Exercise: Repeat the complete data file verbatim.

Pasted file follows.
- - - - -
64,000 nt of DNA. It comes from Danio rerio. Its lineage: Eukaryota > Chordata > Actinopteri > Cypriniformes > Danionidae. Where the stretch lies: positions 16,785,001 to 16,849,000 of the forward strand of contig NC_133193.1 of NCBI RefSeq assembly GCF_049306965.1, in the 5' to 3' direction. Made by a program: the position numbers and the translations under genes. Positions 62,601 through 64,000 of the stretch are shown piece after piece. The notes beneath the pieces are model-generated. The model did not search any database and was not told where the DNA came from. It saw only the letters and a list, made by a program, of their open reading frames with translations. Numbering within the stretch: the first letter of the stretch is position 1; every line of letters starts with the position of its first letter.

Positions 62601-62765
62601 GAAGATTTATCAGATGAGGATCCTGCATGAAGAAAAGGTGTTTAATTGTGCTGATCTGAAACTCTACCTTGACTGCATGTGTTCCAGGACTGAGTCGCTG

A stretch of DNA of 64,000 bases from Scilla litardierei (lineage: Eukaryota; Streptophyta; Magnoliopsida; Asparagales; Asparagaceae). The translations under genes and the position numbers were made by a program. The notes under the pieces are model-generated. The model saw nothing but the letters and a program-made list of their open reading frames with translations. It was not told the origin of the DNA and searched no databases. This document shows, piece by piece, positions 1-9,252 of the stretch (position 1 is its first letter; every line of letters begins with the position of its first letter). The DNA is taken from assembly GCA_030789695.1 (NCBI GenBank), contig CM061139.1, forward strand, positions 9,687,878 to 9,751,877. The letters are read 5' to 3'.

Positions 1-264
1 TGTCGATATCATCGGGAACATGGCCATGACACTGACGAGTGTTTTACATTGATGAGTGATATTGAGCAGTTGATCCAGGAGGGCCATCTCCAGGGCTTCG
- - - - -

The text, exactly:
64,000 nt of DNA. It comes from Danio rerio. Its lineage: Eukaryota > Chordata > Actinopteri > Cypriniformes > Danionidae. Where the stretch lies: positions 16,785,001 to 16,849,000 of the forward strand of contig NC_133193.1 of NCBI RefSeq assembly GCF_049306965.1, in the 5' to 3' direction. Made by a program: the position numbers and the translations under genes. Positions 62,601 through 64,000 of the stretch are shown piece after piece. The notes beneath the pieces are model-generated. The model did not search any database and was not told where the DNA came from. It saw only the letters and a list, made by a program, of their open reading frames with translations. Numbering within the stretch: the first letter of the stretch is position 1; every line of letters starts with the position of its first letter.

Positions 62601-62765
62601 GAAGATTTATCAGATGAGGATCCTGCATGAAGAAAAGGTGTTTAATTGTGCTGATCTGAAACTCTACCTTGACTGCATGTGTTCCAGGACTGAGTCGCTG

A stretch of DNA of 64,000 bases from Scilla litardierei (lineage: Eukaryota; Streptophyta; Magnoliopsida; Asparagales; Asparagaceae). The translations under genes and the position numbers were made by a program. The notes under the pieces are model-generated. The model saw nothing but the letters and a program-made list of their open reading frames with translations. It was not told the origin of the DNA and searched no databases. This document shows, piece by piece, positions 1-9,252 of the stretch (position 1 is its first letter; every line of letters begins with the position of its first letter). The DNA is taken from assembly GCA_030789695.1 (NCBI GenBank), contig CM061139.1, forward strand, positions 9,687,878 to 9,751,877. The letters are read 5' to 3'.

Positions 1-264
1 TGTCGATATCATCGGGAACATGGCCATGACACTGACGAGTGTTTTACATTGATGAGTGATATTGAGCAGTTGATCCAGGAGGGCCATCTCCAGGGCTTCG